Structural analysis of complete genomes

We have analysed the complete DNA sequences of 23 different Bacterial and Archaeal genomes as well as the genome of the yeast Saccharomyces cerevisiae in terms of periodicity of sequence patterns. Three different structural parameters [propeller twist (4), protein induced deformability (6) and stacking energy (5)] plus the AT content were used to generate periodicity spectra of the listed genomes. By comparing the spectra made with the different structural parameters we have found that the propeller twist gives the strongest signal for the 10–11 bp periodicity, except in three cases where the stacking energy gives the strongest signal.

We have found a typical periodicity close to 11 bp for the Bacterial genomes and 10 bp for the Archaeal genomes (Fig. (Fig.1).1). The average spectrum of the Bacterial genomes yields a distinct peak at 11.3 bp (green line), while the average spectrum of the Archaeal genomes has a distinct peak at 10.0 bp (blue line). However, close to a third of the genomes analysed revealed more than one period. The results from the periodicity analysis are summarised in Table Table1,1, and the spectra for all 24 genomes are available from our web page (http://www.cbs.dtu.dk/services/ GenomeAtlas/periodicity/ ).

Figure 1
Average periodicity spectra for Bacteria (green) and Archaea (blue) shown together with the spectrum for the complete genome of the yeast S.cerevisiae (red).

The genomes of T.maritima and P.horikoshii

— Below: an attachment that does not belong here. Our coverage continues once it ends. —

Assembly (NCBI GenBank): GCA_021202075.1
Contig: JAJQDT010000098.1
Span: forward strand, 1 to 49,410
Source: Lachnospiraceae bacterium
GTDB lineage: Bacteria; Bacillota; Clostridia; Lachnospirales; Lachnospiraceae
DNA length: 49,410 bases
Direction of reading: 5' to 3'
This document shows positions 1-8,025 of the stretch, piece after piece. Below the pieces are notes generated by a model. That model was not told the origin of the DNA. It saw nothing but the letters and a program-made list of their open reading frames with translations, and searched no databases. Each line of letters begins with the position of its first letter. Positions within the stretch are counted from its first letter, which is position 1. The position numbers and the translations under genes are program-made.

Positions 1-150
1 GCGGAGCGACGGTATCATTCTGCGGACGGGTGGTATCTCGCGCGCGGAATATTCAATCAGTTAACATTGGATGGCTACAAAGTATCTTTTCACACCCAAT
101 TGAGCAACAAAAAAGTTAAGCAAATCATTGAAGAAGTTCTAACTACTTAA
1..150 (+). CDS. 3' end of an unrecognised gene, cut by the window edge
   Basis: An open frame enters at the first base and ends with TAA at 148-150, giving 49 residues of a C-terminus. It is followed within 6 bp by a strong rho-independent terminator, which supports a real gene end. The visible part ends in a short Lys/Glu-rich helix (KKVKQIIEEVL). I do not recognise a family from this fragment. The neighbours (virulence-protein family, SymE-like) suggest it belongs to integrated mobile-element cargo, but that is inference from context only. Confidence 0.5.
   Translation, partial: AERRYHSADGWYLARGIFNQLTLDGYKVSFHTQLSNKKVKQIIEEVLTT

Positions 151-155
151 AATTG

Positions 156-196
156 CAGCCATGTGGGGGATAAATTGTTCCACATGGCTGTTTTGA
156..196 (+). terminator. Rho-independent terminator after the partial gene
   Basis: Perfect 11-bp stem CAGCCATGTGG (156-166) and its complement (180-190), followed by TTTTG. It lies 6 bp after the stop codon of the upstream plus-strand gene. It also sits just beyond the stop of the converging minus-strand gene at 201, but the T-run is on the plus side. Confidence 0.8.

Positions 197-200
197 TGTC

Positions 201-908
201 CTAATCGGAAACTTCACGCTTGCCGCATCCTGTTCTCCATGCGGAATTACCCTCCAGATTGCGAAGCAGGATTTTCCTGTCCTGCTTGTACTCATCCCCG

The spectra of T.maritima (Fig. (Fig.2a)2a) and P.horikoshii (Fig. (Fig.2b)2b) have two distinct peaks, well above the noise level. However, both the position of the peaks and the overall shape of the spectra are quite different. While T.maritima has peaks at 11.1 and 10.2 bp with a main peak which is much broader than the secondary peak, P.horikoshii has peaks at 10.7 and 11.5 bp of approximately the same width. To further study the Archaeal-like part of the T.maritima genome, a BLAST search was made of T.maritima proteins against the proteins from five different complete Archaeal genomes. DNA sequences encoding the proteins that matched the Archaeal proteins were collected from the T.maritima genome and a periodicity spectrum was made. The collected sequences make a total of 500 kb, or nearly a quarter of the genome. This spectrum is indicated by the blue line in Figure Figure2a2a and b; note that there are two distinct peaks, which exactly match the positions of the peaks in the P.horikoshii spectrum, see Figure Figure2b.2b. The noise level is higher due to the smaller size of the collected sequence, but the overall shape of the spectrum is much more similar to the P.horikoshii than the T.maritima spectrum. An equivalent analysis was made against six complete Bacterial genomes resulting in 700 kb of collected Bacterial-like T.maritima DNA sequences; the Bacteria-like sequences yielded a periodicity spectrum which was very similar to the complete T.maritima spectrum (data not shown, available from our web page).